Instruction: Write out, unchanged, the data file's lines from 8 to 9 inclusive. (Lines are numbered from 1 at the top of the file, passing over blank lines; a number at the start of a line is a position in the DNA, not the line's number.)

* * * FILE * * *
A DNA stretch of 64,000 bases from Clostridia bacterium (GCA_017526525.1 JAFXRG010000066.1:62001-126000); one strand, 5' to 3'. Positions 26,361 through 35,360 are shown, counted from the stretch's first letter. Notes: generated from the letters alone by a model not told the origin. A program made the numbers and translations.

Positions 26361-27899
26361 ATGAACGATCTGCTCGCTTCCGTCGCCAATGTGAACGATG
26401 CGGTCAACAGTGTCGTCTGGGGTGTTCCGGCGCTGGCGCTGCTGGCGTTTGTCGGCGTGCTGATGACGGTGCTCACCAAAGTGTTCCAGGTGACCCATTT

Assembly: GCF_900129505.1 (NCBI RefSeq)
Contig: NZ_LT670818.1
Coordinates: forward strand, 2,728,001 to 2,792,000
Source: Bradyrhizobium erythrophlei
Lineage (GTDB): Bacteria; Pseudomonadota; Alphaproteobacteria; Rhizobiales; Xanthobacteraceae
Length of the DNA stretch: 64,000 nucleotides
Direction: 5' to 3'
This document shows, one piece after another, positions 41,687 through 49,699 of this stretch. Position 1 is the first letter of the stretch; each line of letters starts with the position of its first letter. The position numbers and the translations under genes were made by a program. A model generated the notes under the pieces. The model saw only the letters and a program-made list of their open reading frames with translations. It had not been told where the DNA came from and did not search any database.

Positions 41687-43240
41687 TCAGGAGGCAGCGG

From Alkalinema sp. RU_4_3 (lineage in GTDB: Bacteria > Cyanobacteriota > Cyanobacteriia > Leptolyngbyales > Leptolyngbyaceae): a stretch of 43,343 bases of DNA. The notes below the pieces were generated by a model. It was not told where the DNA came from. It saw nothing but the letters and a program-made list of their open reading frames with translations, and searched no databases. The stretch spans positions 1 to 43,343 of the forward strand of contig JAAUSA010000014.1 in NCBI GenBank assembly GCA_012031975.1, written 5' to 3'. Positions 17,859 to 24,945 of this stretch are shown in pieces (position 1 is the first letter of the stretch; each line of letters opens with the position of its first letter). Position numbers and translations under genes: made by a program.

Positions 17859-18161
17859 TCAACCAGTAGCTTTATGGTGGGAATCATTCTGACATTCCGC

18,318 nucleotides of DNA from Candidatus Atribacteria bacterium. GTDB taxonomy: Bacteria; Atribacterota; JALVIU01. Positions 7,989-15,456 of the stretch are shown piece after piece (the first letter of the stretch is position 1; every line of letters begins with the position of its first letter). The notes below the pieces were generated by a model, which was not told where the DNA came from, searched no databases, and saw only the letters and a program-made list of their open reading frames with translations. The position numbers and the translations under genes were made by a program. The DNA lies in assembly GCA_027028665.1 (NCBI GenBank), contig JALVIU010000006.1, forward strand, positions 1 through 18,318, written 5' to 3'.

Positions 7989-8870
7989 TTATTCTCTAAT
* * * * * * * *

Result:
Source: Bradyrhizobium erythrophlei
Lineage (GTDB): Bacteria; Pseudomonadota; Alphaproteobacteria; Rhizobiales; Xanthobacteraceae